So you’re thinking about joining the armed services. Well, just like applying to many colleges, there is a test you’re going to need to take in order to set yourself up for success. It’s called the Armed Services Vocational Aptitude Battery (ASVAB). The ASVAB tests a variety of things, from mechanical aptitude, to vocabulary. It’s a fairly fast paced test, so knowing what to expect and going into the test with a plan is a must. Keep in mind that your ASVAB score may impact your ability not just to get into a certain branch of the service, but to get into your specific desired job in that branch and to move up in that branch when the time comes. Make sure you prepare for this test and do your best! To help you along the way, here are some strategies for your preparation in the math and language portions:

**1. Practice timing:**

Whatever book or materials you use to study for the ASVAB, make sure that you do at least one or two practices with realistic time constraints so that you know what pressure you’ll be under on test day. Not every practice needs to be timed, sometimes you’ll just be working on getting used to the questions, but doing no timed practice will be a detriment on test day.

**2. Brush up on your basic math skills, but know when to estimate**:

There are two math sections on the ASVAB. You are not permitted to use a calculator on either section. Make sure you remember how to quickly add, subtract, multiply, and divide whole numbers, decimals, and fractions (you can use a resource like Khan Academy for practice on these skills). However, not every question is going to need to be fully calculated. Since the test is multiple choice, some questions have answers that are far enough apart that a good estimate will be sufficient. In your untimed practice, try selecting an answer option by estimating and then check you’re correct by doing the calculations on a piece of paper. This will help you learn when to estimate and will also be good practice for that long form basic math that you would usually just plug into a calculator.

**3. Memorize formulas:**

The math sections of the test do require knowledge of a number of math facts. Make sure that you know your basic geometric formulas: how to find the area and circumference of a circle, how to find the areas of a triangle and rectangle, how to find the volumes of a cylinder and box. In addition, make sure you’re comfortable multiplying and dividing with exponents and solving basic equations.**4. Read extensively:**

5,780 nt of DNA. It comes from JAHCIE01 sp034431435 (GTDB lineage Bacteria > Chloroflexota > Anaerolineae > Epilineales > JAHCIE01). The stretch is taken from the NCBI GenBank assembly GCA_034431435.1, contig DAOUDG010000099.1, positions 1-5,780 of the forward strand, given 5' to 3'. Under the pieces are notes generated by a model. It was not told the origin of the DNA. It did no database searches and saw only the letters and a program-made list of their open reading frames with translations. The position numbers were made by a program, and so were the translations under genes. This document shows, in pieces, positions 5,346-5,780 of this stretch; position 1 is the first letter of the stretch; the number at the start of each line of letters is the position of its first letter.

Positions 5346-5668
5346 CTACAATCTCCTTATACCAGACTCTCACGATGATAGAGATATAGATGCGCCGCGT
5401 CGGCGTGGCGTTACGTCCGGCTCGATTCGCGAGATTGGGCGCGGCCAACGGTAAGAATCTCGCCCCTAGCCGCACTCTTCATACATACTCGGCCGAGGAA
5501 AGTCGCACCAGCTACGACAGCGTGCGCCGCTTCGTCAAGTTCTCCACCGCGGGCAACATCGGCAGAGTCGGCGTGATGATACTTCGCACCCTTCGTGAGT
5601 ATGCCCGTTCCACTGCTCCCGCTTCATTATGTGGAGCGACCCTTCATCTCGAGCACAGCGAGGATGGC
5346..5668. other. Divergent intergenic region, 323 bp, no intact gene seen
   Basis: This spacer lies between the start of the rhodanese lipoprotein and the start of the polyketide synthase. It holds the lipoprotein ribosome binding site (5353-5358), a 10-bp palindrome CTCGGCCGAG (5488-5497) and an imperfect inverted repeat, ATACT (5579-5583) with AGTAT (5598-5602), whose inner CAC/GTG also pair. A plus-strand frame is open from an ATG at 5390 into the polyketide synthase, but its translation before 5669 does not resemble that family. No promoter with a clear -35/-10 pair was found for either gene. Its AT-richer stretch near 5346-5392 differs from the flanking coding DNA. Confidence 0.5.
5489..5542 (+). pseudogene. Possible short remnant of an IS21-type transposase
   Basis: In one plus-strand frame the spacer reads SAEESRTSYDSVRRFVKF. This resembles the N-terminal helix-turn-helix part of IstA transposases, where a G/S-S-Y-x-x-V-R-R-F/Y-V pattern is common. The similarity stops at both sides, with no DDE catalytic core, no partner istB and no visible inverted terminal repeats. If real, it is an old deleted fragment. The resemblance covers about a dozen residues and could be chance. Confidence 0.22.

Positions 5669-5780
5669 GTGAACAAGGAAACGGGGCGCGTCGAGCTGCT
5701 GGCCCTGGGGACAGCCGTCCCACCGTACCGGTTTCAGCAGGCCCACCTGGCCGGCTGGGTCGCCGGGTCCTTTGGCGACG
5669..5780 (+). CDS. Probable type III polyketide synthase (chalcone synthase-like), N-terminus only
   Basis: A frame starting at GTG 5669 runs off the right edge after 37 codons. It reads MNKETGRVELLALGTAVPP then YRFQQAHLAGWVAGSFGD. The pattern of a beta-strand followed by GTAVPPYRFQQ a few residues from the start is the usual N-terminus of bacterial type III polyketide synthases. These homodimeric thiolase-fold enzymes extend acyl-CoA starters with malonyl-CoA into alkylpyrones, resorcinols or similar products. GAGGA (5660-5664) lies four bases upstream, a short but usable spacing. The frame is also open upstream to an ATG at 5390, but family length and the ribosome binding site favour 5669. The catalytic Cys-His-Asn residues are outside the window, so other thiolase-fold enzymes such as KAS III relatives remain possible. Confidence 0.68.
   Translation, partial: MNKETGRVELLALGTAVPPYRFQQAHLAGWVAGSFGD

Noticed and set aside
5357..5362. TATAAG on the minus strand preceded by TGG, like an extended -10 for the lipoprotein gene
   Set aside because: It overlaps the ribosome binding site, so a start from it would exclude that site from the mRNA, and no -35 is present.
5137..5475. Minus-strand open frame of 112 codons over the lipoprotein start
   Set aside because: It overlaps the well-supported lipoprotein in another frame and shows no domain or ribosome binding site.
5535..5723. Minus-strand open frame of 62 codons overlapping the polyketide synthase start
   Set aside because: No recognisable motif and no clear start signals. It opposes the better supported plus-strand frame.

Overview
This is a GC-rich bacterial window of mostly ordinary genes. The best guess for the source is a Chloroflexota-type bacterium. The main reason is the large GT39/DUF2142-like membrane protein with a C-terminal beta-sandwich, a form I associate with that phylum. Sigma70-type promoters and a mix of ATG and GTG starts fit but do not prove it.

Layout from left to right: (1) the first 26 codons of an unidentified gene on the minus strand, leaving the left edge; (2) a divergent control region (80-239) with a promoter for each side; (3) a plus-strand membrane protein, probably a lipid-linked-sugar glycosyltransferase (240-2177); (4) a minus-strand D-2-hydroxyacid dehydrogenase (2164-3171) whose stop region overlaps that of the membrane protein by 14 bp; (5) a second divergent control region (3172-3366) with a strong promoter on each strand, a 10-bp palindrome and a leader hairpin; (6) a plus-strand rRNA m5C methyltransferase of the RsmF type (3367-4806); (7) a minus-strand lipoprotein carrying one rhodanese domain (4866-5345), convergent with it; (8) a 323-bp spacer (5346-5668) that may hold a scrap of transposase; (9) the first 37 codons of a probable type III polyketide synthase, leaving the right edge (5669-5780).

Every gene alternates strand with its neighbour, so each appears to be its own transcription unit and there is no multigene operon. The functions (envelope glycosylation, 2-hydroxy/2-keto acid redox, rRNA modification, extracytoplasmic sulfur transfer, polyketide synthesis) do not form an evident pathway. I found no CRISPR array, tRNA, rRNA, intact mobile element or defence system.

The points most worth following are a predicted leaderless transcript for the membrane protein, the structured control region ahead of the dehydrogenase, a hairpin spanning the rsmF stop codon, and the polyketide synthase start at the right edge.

One of the language sections of the ASVAB involves paragraph comprehension. The more you read in your everyday life the easier this will be. Get a book you’ll enjoy from your local library and read a chapter each day. Make sure that as you’re reading you’re stopping after each paragraph to sum up what you just read in your own words. This strengthens comprehension skills.

**5. Learn root words:**

Another language section of the ASVAB is a vocabulary section. Reading will help with this as will listening to high quality podcasts, and audio books. Anything that exposes you to a few unfamiliar words will be beneficial. Beyond that, however, learning root words can help. Look for materials that will teach you about word families and what common prefixes and suffixes mean. Commit these to memory. It’s much easier to make a good guess as to what “malevolent” means if you know the prefix “mal” means “bad”.

**6. Talk to your recruiter**:

Ask what score you need and which sections are the most important for the service you want to enter. If you’re hoping to enter into a job that requires no mechanical skills, the mechanical section of the test may not be something to stress about and likewise for other sections. Talking to your recruiter can help you identify where you need to spend most of your preparation time.

If you’d like to work with a tutor on any of the math or language skills tested by the ASVAB, we’re here to help. Please reach out to discuss tutoring options.

Michal Strawn